« Previous | Main | Next »

Finding and Recommendation 1

Little Hover Commission 2004

Regulation of Acupuncture: A Complementary Therapy Framework

Finding 1:

While the legal scope of practice clearly defines the modalities that acupuncturists can use, the statute is silent on issues that are important in defining their role as health care providers.

To establish a sound regulatory scheme, policy-makers must clearly define the practice that the State intends to regulate. This legal "scope of practice" is the foundation on which health care regulation is built. The scope determines the minimal educational requirements that will be necessary for a practitioner to enter the field. The scope of practice defines the breadth of the licensure examination. And the scope of practice provides boundaries that are then enforced by regulators.

The statute clearly defines the treatments that acupuncturists may use. The Business and Professions Code is fundamentally a list of modalities and services provided to patients by traditional practitioners in China, Korea, Japan, and now around the world. The statute, however, is silent on many other facets - such as the authority to diagnose patients or limitations on the conditions practitioners may treat - that are detailed in the practice acts for other health care professions.

In 1979, the Legislature eliminated the statutory requirement that medical doctors refer patients to acupuncturists. And the following year, the Legislature in "intent language" referred to acupuncture as a "primary health care profession."

Subsequently, acupuncture - as defined in legal opinions by attorneys for the Acupuncture Board and as practiced in California communities - has incorporated the diagnosis of patients. And while traditional Oriental diagnosis exclusively relied on external physical cues, acupuncturists have been allowed by legal opinions to order blood tests, X-rays, MRIs and other advanced tests that have been developed to diagnose ailments as they are defined and understood in the Western medical paradigm.

As a result, there is some confusion between the statute and the legal opinions about the role of acupuncturists in the health care system, as well as how that role may be defined in the future.

Professional acupuncture associations say this modernization trend is an essential and natural development of the profession that mirrors the evolution of medical practice in China and other Asian nations.1 But California, as with other states, already has a means for regulating Western medical practice - supported by separate educational, professional and licensure institutions. And, in fact, many California practitioners have obtained dual licensure.

This murky legal framework - coupled with the trend toward blending Eastern and Western Medicine - complicates efforts to regulate acupuncture, has the potential to confuse the public about the capacity of acupuncturists, and could potentially compromise public health.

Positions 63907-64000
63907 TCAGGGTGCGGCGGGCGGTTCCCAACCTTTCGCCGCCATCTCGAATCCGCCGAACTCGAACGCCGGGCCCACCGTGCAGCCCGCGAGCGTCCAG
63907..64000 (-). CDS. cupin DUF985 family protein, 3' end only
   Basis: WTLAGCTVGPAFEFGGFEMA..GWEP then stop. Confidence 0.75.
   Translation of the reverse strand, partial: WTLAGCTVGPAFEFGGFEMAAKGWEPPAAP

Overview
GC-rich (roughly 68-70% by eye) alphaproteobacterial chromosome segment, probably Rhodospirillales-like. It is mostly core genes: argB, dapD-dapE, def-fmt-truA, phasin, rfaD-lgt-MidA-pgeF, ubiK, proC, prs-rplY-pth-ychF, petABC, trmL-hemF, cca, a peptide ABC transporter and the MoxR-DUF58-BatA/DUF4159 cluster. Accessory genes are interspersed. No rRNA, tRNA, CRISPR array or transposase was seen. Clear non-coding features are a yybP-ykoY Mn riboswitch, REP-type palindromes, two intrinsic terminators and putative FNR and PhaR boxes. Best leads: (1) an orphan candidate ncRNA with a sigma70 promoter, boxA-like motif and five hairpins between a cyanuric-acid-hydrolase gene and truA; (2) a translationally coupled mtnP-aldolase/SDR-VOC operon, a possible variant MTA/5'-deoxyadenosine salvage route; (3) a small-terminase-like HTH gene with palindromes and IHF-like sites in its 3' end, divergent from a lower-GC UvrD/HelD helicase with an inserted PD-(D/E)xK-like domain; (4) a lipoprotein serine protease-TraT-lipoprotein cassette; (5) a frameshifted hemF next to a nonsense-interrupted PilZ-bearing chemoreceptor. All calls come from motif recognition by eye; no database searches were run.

Recommendation 1:

The Governor and the Legislature should clarify in statute the role of acupuncturists in the health care system. Specifically the statute should:

  • Keep licensure focused on traditional Oriental medicine. Consistent with existing "intent language" and legal opinions, the statute should clarify that licensure is for the practice of traditional Oriental medicine as an alternative and a complement to Western medicine. Practitioners interested in mastering both Eastern and Western methods should continue to seek licensure under both systems.
  • Define primary care practitioner. The statute should make it clear that acupuncturists are primary care practitioners within the context of traditional Oriental medicine, and are responsible for referring patients to primary care practitioners in the Western medical system when appropriate. The law should make it clear that the definition does not impose requirements on health care providers regulated by the Knox-Keene Act.
  • Authorize and define traditional Oriental diagnosis. The scope of practice should include an explicit authorization to conduct traditional Oriental diagnosis. Practitioners who are already licensed and choose to perform biomedical tests in making any diagnosis should be required to complete specific continuing education requirements and take a supplemental examination.
  • Require disclosure of critical information. Patients should receive information on the benefits of coordinating care with MDs and accurate information on the efficacy of traditional therapies. They should receive safety precautions, for example, about single-use disposable needles, alcohol preparation of skin, herb-drug interactions and the potential for herbal contamination. Practitioners should be required to report malpractice settlements.
  • Allow for acupuncture-only licensure. To ensure public access to acupuncture services - for instance, to promising addiction therapy - a separate category of licensure should be created for professionals who provide only acupuncture, and not the array of traditional Oriental therapies. A reduced educational curriculum and examination would have to be developed and implemented.



Also On This Topic

Managed Hosting by BlueCliffHosting.com